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Eco-briefs

 
 

GLOBAL: Demands to Eliminate Farm Subsidies

HAVANA - Heads of state and of government meeting in Cuba urged the WTO Fifth Ministerial Conference, this week in the Mexican city of Cancun, to speed up the process of progressive elimination of agricultural subsidies.

The impact of these subsidies on agriculture and urban development -- and as a result, desertification -- must be taken into account, said the leaders.

The Havana Declaration was signed at the close of the Sixth Conference of Parties to the Convention to Combat Desertification, which met here Aug. 25 to Sep. 5.

The national leaders, mostly from developing countries, underscored the economic and political context of desertification, a gradual loss of soil productivity and vegetation caused by human activities and climate variations.

 
 

PERU: Alcohol Replaces Lead in Fuel

LIMA - Peru will begin to reduce the proportion of lead in 84-octane gasoline by mixing in ethanol -- ethyl alcohol -- a non-contaminating substance produced from sugarcane.

The lead utilized by the oil industry to elevate gasoline octane worsens the atmospheric contamination produced by the combustion of fossil fuels.

Since August, the state-run oil company Petroperu is importing 70 barrels of ethanol a day, as the country does not produce sufficient sugarcane to meet demand.

But a government program, part of the effort to replace illegal coca crops, aims to increase sugarcane plantations by 30,000 hectares in the northern jungles over the next two years.

 
 

ARGENTINA: A Call to Protect Wetlands

BUENOS AIRES - Non-governmental organizations in Argentina are proposing a "protected corridor" along the northeastern border, the country's principal source of freshwater.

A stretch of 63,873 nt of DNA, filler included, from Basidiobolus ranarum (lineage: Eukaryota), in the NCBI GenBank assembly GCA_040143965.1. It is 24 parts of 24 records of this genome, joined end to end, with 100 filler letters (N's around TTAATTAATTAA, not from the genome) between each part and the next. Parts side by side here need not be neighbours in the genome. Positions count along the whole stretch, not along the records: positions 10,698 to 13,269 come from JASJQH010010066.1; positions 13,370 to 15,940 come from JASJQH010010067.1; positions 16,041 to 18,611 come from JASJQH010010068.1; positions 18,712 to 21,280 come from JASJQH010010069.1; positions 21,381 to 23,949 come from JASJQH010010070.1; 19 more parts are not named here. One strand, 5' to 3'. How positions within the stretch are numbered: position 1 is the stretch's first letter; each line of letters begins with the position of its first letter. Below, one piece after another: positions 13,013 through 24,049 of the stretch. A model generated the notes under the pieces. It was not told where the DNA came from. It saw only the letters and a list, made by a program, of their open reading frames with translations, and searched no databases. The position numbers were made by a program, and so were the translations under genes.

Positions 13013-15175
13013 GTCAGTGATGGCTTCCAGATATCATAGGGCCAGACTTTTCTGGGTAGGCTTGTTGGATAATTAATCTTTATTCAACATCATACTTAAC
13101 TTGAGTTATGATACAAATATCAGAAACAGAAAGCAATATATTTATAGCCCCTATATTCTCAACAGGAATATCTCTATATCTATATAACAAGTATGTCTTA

The Wetlands Corridor would cover the Paraná and Paraguay river basins, which extend 800 km across five provinces before reaching the Rio de la Plata.

The conservationists want the area to be declared a Ramsar site, in other words, protected by the Convention on Wetlands signed in that Iranian city, promoting the sustainable use of aquatic ecosystems.

 
 

MEXICO: Minister Replacement Criticized

MEXICO CITY - Mexico announced a swap in the post of environment minister Sep. 2, winning condemnation from environmental groups.

"The replacement of the environment secretary is an indication of the ignorance and disinterest of President (Vicente) Fox when it comes to ecology," Homero Aridjis, president of the environmentalist Group of 100, told Tierramérica.

Fox removed environment minister Victor Lichtinger, an environmental expert who was not active in party politics, and replaced him with Alberto Cárdenas, former governor of Jalisco state, and member of the governing National Action Party.

The environment watchdog Greenpeace expressed "profound disappointment in what looks more like a political accommodation than a search for solutions to the country's environmental problems."

 
 

HONDURAS: 5,000 Trees Planted

TEGUCIGALPA - Some 5,000 trees were planted in the first month of a reforestation campaign carried out by residents of the southern Honduran community of Orocuina, in the highly desertified Choluteca department.

Fernando Cruz, mayor of this town of 16,000, told Tierramérica that the goal of the "Trees for Life" program is to plant 10,000 trees in the area.

With 240 families from nine communities participating in the effort, the aim is to establish tree nurseries and continue planting in order to conserve soils, as well as involve citizens in resolving environmental problems, explained Cruz.

 
 

COSTA RICA: Marine Park Clean-Up

SAN JOSE - Costa Rican citizens are joining a global environmental campaign by cleaning up the National Whale Marine Park, on the Pacific coast, where tourism has taken its toll, says the United Nations Environment Program.

Thousands of volunteers in Central and South America will mobilize Sep. 19-21 to clean up rivers, lake, streams, ravines and coastal areas.

The National Whale Marine Park, in the Cortés district, was founded in December 1989 and covers 110 hectares of land and 5,375 hectares at sea.



* Source: Inter Press Service.


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